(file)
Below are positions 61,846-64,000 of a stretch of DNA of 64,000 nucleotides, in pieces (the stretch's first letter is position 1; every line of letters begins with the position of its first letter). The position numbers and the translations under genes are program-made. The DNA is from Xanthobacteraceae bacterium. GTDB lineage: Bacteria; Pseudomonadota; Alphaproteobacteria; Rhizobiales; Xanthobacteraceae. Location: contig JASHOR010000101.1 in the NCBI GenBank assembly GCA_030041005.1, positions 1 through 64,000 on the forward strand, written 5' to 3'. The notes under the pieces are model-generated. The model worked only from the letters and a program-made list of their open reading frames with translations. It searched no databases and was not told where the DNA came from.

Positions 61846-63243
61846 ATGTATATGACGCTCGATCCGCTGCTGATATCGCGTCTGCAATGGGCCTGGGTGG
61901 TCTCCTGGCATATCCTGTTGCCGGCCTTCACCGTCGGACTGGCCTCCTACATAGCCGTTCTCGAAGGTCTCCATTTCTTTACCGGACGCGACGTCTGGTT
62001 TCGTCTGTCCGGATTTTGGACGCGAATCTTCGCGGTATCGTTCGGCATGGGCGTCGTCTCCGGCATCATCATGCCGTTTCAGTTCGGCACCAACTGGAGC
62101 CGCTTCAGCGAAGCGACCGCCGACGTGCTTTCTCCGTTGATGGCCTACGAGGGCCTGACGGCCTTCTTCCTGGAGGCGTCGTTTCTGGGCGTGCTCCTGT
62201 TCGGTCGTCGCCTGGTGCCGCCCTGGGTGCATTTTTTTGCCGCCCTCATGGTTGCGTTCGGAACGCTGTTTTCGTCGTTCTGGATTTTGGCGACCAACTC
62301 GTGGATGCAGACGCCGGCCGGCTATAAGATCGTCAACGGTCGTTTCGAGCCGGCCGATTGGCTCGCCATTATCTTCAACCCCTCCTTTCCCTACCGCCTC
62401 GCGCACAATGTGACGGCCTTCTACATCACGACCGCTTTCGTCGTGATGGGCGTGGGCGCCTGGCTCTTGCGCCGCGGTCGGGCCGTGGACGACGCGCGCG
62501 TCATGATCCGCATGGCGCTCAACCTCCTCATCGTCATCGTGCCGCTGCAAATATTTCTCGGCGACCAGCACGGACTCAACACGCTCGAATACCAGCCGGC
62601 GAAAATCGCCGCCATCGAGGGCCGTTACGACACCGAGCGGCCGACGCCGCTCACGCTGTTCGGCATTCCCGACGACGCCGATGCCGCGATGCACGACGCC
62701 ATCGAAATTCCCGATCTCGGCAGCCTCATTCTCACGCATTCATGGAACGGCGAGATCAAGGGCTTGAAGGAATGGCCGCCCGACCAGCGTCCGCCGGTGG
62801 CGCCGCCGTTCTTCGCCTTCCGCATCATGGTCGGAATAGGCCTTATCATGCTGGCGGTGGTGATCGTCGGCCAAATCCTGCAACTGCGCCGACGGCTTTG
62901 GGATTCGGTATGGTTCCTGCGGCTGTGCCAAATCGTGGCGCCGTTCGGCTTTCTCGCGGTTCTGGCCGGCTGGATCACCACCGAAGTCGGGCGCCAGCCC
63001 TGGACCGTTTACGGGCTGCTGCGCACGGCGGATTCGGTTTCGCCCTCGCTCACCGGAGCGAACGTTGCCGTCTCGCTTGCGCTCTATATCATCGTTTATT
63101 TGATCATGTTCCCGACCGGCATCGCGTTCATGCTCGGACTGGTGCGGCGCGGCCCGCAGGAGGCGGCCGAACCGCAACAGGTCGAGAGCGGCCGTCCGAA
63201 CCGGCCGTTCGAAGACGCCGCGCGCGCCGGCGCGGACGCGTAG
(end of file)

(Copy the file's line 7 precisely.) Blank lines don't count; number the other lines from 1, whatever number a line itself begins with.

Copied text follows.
62201 TCGGTCGTCGCCTGGTGCCGCCCTGGGTGCATTTTTTTGCCGCCCTCATGGTTGCGTTCGGAACGCTGTTTTCGTCGTTCTGGATTTTGGCGACCAACTC